Students completed and fully participated in this course in a variety of different ways. In line with Mount Vernon’s hybrid model, students participated in the course entirely online, entirely in-person, or a combination of in-person and online learning depending on the situation. Regardless of the participation format used, students were able to get the content that they needed in order to get their thinking started by listening to a short, teacher-led large group lecture that was also streamed to students at home through Zoom. At the end of each large group session, students were reminded that they would be completing a Socractic seminar, and they would be reminded of the general topic that they would be discussing with their peers. Once each large group meeting was finished, students were given the option to either work individually or in groups to further their research and understanding about the given topic, which in this course were all related to evolution.

For online students or those who chose to work with a student not physically present, the physically present student would join the class Zoom call and be put in a breakout room with their chosen virtual partner or group. This allowed for the students at home to create relationships with those that were attending school in-person, and also allowed the teacher to interact with the students that were virtual in a more personal setting. This cycle continued over 3-4 class periods depending on the topic given, and each class period concluded with the group coming back together to debrief as a class and talk about some of the research that was done during the work period. Once students had enough time to thoughtfully research a topic, they could then begin their meaningful dialogue with their peers to gain a deeper understanding of the subject matter.

Having students participating in the class in a variety of different ways initially posed a problem when it came to the culminating discussions of the Socratic seminar. The virtually-attending students in the class did not feel like they were as connected in the discussion as those that were physically present. In order to work around this problem, class discussions were completed online through Zoom for both in-person and virtually-attending students on fully virtual days or hybrid situation days. Having students complete these seminars online also allowed the teacher to be more or less outside of the conversation and observe what students knew while still asking the occasional probing question. Another positive to completing the culminating discussions online was the ability to record each of the discussions so that students could rewatch them and learn from the information that their peers shared in the discussion and build on it for the next discussion.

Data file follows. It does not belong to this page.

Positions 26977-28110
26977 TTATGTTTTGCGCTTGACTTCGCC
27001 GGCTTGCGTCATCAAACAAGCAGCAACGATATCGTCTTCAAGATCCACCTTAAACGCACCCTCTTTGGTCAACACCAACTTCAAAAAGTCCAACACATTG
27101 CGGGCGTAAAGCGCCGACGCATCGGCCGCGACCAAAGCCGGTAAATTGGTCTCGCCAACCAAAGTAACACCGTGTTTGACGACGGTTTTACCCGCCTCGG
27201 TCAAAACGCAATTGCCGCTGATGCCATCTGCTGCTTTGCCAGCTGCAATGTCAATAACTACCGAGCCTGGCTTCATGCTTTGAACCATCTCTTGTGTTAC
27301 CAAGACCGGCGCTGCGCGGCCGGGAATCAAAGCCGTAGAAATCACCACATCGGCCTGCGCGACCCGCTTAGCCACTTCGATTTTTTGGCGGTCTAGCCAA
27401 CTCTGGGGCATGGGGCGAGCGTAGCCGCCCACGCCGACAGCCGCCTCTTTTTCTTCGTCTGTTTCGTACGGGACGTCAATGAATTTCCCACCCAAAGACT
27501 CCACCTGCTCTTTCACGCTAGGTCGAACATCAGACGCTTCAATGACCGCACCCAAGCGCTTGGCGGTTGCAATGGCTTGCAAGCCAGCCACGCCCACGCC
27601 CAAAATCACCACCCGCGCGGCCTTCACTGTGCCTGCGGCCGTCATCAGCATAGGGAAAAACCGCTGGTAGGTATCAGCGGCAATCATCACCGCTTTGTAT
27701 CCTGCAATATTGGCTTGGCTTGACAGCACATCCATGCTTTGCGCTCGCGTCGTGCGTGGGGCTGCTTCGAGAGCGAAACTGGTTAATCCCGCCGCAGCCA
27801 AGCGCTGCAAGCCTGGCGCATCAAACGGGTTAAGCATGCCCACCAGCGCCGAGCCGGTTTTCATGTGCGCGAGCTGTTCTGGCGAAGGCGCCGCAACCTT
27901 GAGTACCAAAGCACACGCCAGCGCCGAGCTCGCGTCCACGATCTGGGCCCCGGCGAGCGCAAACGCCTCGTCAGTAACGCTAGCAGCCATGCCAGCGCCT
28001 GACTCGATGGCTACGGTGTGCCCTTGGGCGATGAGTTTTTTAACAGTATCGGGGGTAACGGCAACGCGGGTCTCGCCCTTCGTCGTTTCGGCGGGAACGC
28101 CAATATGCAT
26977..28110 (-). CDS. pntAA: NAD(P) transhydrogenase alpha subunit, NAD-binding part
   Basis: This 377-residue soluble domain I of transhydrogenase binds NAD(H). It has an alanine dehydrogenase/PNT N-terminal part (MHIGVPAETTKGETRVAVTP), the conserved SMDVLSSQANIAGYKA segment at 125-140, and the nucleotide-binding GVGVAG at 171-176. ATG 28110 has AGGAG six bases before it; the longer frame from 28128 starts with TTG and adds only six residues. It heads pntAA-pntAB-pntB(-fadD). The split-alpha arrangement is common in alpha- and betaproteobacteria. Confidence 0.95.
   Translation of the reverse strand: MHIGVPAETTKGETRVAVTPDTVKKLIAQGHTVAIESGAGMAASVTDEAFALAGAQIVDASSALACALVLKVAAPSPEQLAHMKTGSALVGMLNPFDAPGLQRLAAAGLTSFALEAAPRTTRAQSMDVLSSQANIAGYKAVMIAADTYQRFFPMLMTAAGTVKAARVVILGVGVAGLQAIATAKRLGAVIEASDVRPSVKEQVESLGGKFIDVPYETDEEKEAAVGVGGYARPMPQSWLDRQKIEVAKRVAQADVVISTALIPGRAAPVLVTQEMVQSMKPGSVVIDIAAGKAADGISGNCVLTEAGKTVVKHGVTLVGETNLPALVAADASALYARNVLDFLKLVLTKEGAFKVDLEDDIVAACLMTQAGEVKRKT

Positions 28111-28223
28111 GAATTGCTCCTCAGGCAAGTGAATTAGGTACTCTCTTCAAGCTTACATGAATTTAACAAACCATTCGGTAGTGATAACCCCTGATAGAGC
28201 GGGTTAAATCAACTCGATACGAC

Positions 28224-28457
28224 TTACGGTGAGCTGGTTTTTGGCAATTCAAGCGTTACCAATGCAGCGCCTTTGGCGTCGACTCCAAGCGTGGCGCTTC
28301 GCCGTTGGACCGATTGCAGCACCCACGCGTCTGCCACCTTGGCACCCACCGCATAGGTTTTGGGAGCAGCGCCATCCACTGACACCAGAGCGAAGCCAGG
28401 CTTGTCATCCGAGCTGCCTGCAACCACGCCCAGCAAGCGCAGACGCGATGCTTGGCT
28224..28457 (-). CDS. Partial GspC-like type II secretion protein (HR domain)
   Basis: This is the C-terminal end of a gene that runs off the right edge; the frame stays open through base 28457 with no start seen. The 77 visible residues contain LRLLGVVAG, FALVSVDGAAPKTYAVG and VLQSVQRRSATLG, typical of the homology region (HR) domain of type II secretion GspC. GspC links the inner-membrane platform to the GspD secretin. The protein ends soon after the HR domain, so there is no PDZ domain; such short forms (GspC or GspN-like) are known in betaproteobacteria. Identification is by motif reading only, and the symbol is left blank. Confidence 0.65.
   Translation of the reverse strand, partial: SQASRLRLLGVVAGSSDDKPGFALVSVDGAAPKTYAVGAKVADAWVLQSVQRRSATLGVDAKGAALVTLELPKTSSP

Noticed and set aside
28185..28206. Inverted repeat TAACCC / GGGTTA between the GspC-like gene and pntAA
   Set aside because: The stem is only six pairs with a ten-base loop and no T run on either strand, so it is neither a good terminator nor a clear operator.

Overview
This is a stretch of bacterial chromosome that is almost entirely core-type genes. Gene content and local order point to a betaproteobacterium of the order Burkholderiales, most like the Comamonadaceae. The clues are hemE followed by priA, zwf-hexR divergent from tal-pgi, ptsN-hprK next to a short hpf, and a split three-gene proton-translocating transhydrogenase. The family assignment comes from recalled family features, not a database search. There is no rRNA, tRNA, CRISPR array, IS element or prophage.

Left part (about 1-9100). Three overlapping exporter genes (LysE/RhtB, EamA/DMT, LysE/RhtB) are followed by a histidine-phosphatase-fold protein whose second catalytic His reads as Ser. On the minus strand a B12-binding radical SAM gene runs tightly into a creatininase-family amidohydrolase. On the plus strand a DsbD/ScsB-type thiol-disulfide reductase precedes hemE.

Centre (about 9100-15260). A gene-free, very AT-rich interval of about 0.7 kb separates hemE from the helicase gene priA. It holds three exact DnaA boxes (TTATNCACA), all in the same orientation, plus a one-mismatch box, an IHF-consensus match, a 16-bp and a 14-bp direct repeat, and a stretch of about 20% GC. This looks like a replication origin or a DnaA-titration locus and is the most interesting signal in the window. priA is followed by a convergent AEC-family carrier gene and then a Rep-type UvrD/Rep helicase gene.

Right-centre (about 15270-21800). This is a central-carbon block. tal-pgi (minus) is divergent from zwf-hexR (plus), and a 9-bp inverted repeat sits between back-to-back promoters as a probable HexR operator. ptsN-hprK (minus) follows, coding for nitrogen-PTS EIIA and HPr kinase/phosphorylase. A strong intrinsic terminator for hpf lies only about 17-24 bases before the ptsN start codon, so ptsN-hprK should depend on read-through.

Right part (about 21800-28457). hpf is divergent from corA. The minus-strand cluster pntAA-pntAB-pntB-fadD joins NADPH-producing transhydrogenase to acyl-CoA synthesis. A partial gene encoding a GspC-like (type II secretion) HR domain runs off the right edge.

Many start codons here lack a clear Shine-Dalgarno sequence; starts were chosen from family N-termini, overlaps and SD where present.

Overall, employing this teaching strategy worked well for the students of this class as it not only allowed students to interact with one another in the classroom during a pandemic, but it also allowed students at home to have meaningful discussions and interact with their peers. Socratic seminars also allowed for assessment to take place on a competency-based level because students were able to demonstrate what they learned by showing how they could formulate their ideas in a less traditional way. Lastly, recording each Socratic seminar also allowed students to go back and reassess how they responded to their peers and self-critique, which was an important learning tool as it allowed students to better develop their thoughts and ideas. The completion of the module using the Somatic seminar strategy resulted in more confident students that better understood how to analyze, speak on, and find common ground on a given topic with their peers.